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The People v. Somerville

SUPREME COURT OF ILLINOIS.


OPINION FILED MAY 21, 1971.

THE PEOPLE OF THE STATE OF ILLINOIS, APPELLEE,

v.

EDWARD SOMERVILLE, APPELLANT.

APPEAL from the Circuit Court of Cook County; the Hon. HERBERT C. PASCHEN, Judge, presiding.

MR. JUSTICE RYAN DELIVERED THE OPINION OF THE COURT:

This is an appeal from the circuit court of Cook County which, on motion of the State, dismissed the defendant's petition for a post-conviction hearing without conducting a hearing thereon.

Edward Somerville, defendant herein, Paul Langusch, Robert Somerville, Gail Somerville, Douglas Aldridge and Leon Arnold were indicted for armed robbery. The defendant was tried alone, found guilty by a jury and sentenced to a term of 10 to 20 years in the State penitentiary. On appeal his conviction was affirmed by the appellate court (88 Ill. App.2d 134) and a petition for leave to appeal to this court was denied. Robert Somerville, Gail Somerville and Paul Langusch had previously been tried and found guilty and their convictions were upheld by the appellate court (see People v. Somerville, 71 Ill. App.2d 381) and their petition for leave to appeal to this court was denied. Subsequently to both of the above trials, Leon Arnold, who had been indicted with the others above named, testified in the case of People v. Donald Somerville et al. On cross-examination in that case he stated that he was told by an assistant State's Attorney that he "could probably get leniency." He stated that he had not been told by the assistant State's Attorney that he would get leniency and that he did not expect leniency but that he hoped for it. Arnold had testified at the trial of Robert Somerville, Gail Somerville, and Paul Langusch that no promises were made to him that he would not be prosecuted for his crime. He also testified at the trial of the defendant herein that no promise had been made to him by the State's Attorney's office or by any police officer, and on cross-examination he stated that he was testifying because he had expected leniency, that he didn't know whether he would receive leniency, that he didn't want to go to the penitentiary and that was the reason he was testifying.

Defendant Edward Somerville in his post-conviction petition alleges that his conviction was the product of the knowing use of perjured testimony by the State's Attorney of Cook County. The testimony which he refers to is that of Leon Arnold which defendant insists was different in his trial from that which Arnold gave in the trial of Donald Somerville. Arnold's testimony in the three trials, as the same relates to any promises made to him to induce him to testify, is summarized above.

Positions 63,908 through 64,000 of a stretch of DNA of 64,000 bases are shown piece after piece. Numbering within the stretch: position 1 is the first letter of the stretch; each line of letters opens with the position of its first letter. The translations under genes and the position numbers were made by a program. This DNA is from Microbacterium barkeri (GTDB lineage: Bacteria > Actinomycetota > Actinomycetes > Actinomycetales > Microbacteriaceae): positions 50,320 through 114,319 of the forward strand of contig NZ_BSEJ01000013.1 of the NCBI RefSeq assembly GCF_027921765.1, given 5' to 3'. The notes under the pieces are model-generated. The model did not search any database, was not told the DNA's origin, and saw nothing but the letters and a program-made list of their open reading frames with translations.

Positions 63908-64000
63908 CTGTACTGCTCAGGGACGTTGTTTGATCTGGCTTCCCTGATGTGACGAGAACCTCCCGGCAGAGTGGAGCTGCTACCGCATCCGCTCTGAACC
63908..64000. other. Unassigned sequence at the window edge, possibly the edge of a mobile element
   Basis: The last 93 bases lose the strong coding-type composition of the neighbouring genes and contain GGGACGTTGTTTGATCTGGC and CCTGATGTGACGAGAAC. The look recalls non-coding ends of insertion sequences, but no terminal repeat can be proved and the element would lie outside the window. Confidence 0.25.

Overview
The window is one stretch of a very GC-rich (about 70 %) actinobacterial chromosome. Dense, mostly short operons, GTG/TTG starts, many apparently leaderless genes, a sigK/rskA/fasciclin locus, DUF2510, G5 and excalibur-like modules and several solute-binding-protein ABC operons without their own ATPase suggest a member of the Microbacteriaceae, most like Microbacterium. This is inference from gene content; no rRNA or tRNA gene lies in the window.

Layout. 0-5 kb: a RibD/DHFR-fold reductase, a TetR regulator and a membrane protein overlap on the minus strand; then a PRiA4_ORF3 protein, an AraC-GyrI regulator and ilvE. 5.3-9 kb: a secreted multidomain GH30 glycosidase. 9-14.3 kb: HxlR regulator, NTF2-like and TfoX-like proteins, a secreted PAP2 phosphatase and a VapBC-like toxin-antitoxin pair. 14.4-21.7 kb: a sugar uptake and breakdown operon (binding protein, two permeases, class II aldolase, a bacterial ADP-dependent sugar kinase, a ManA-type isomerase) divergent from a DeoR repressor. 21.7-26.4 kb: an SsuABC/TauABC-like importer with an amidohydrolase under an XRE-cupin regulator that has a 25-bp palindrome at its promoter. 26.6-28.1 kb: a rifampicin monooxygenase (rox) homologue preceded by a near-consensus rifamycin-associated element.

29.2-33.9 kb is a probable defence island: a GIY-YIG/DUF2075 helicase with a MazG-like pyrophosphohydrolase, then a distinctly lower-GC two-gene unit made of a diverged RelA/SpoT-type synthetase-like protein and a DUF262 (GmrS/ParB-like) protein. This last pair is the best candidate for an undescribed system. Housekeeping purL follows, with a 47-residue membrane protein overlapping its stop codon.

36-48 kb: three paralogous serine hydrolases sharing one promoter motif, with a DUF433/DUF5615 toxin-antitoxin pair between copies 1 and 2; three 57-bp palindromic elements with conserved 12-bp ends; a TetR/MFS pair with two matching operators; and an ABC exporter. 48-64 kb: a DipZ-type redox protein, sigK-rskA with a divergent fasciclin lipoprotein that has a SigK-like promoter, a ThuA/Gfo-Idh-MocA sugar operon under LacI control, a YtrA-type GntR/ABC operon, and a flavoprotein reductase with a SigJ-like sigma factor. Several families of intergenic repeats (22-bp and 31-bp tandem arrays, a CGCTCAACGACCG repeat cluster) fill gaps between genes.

Following the conviction of Robert Somerville, Gail Somerville and Paul Langusch and the affirmance thereof in the appellate court and the denial of the petition for leave to appeal in this court, those three defendants in a petition for post-conviction hearing raised the same question as has been raised by this defendant. They likewise contended that the testimony of Arnold at the Donald Somerville trial indicated the State had used perjured testimony in their trial when Arnold testified that no promises had been made to him. We reviewed the denial of the post-conviction hearing in that case in People v. Somerville, 42 Ill.2d 1, where we held at page 12 that the statements of Arnold at the various trials were not necessarily inconsistent and stated "Moreover, conceivable inconsistencies in testimony of witnesses at former trials `fall short of establishing a knowing use of perjury,' People v. Tyner, 40 Ill.2d 1, 3."

We further note that the defendant raised the question of the discrepancies in Arnold's testimony on his appeal reported in 88 Ill. App.2d 134, where the court stated: "Defendant is in error in attempting to equate the words `He said I could probably get leniency' with the making of a definite promise." An examination of the brief filed by defendant in that appeal reveals that the point he now seeks to have us consider was fully argued on appeal. Issues that have been raised and decided on direct appeal are barred from further consideration in a proceeding under the Post-Conviction Hearing Act (Ill. Rev. Stat. 1969, ch. 38, par. 122-1 et seq.) under the doctrine of res judicata (People v. Mayfield, 42 Ill.2d 318; People v. Price, 44 Ill.2d 332), and in such cases an evidentiary hearing on the petition for a post-conviction hearing is unnecessary. People v. Derengowski, 44 Ill.2d 476.

For the reason that this court has previously determined that the discrepancies in Arnold's testimony did not indicate the use of perjured testimony by the State and for the reason that the question had been fully decided in appellate review of defendant's conviction we hold that the trial court was not required to conduct an evidentiary hearing on defendant's petition for post-conviction relief.

Judgment affirmed.

KLUCZYNSKI and WARD, JJ., took no part in the consideration or decision of this case.

19710521

© 2002 VersusLaw Inc.



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